(Thanks to djwhelan for providing the photo.
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Cars and kids a deadly mix……………
MZ – You’re not alone. I’m 40 years-old, I have a toddler whom I love more than anything and I still feel like I’m going through my selfish 20’s phase, especially when it comes to when and who I’ll see movies with. When I have the time to go to a movie, and if it’s a film my wife is not interested in, I’ll always go on a school night, when kids are at home.
Two stories of my own for you: back in Christmas 2002, I was one of the first few to sit down in a New York City theater to watch GANGS OF NEW YORK. The show was sold out, with every seat in the theater taken, except the one next to mine. Just as the film started, a woman sat down next to me with her NEWBORN! My facial reaction went into immediate “You’ve got to be f—king kidding me!” mode. I gave it about ten minutes, thinking it might be okay. Not so. The baby started crying and I stormed out of the theater to get my money back before I reached the 20-minute refund deadline. A week later, I tried again and successfully saw the movie.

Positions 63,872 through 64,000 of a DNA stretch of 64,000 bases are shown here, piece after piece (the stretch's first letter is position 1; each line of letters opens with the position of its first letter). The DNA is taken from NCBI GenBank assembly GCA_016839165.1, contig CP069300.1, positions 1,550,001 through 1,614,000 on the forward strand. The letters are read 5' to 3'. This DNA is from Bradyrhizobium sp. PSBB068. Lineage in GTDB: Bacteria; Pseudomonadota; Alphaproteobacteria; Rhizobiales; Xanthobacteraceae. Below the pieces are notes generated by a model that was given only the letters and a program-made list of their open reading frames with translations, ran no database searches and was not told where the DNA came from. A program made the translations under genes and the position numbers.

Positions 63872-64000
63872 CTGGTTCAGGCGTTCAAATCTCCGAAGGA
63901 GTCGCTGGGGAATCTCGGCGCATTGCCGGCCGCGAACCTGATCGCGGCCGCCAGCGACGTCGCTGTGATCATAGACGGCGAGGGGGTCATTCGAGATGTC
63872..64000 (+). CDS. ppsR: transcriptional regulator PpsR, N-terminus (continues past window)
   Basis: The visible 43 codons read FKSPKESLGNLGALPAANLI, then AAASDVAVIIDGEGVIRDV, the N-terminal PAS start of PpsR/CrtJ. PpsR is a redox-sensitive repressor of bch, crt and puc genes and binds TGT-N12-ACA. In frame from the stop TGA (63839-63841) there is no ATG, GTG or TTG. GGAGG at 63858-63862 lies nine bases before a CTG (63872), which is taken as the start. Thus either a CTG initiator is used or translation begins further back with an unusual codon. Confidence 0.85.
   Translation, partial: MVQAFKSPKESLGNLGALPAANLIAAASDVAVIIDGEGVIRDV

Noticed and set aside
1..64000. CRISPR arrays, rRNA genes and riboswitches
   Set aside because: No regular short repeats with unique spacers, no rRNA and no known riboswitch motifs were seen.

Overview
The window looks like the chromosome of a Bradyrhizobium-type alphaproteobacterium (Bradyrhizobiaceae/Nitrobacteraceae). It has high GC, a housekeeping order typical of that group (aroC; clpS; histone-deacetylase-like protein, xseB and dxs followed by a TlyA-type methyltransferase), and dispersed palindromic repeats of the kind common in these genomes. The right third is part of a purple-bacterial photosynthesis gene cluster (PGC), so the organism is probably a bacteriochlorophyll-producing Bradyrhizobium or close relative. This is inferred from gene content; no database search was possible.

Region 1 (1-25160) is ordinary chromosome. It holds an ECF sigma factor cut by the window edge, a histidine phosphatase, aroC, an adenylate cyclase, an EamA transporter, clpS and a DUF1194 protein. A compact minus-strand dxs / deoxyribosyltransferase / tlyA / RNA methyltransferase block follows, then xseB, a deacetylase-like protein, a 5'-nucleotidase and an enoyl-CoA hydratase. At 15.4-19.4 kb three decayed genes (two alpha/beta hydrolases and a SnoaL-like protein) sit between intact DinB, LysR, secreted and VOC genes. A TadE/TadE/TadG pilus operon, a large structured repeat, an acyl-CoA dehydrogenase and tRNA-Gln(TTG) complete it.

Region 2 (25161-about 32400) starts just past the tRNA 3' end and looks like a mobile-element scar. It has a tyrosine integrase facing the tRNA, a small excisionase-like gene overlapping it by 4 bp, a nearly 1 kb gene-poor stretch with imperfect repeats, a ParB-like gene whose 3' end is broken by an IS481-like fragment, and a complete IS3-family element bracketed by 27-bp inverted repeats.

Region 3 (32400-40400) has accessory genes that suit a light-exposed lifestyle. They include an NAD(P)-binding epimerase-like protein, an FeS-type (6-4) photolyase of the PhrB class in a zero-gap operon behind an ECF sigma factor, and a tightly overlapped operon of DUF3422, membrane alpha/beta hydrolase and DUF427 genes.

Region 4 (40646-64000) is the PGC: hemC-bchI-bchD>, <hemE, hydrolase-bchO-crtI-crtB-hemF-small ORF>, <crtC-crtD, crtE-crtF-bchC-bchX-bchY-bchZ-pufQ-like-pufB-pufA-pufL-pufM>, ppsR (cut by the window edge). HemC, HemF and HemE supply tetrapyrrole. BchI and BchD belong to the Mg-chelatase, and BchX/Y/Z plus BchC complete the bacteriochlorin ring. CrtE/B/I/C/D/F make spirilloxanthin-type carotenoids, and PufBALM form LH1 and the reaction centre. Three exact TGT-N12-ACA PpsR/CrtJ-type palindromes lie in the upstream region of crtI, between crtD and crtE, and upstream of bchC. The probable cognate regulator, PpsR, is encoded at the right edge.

About a year later, my dad and I went to a neighborhood theater one Saturday afternoon to see MIRACLE. Big mistake! The theater was full of rowdy children. I told my dad we should leave right away and get our money back because there was no way we were going to enjoy this. We got our money, drove to another theater and saw MONSTER instead.
One of the best movie-going experiences I ever had was during the summer of 2005 when my wife and I decided to see WAR OF THE WORLDS on opening weekend in the middle of a beautiful, warm, sunny Saturday. The theater was empty except for us; just like a private screening! It definately payed off to waste some great weather to go to the movies in the middle of the day.
Like you, I prefer sharing old black and white classics with family and friends. Because they simply don’t make the movies like they used to, the classics evoke much better reaction and discussions, in my opinion. I look forward to when my son will be old enough that I can share some of my favorite classics with him.
And so, yet another reason why I chose to call myself – LOVE MOVIES – HATE GOING!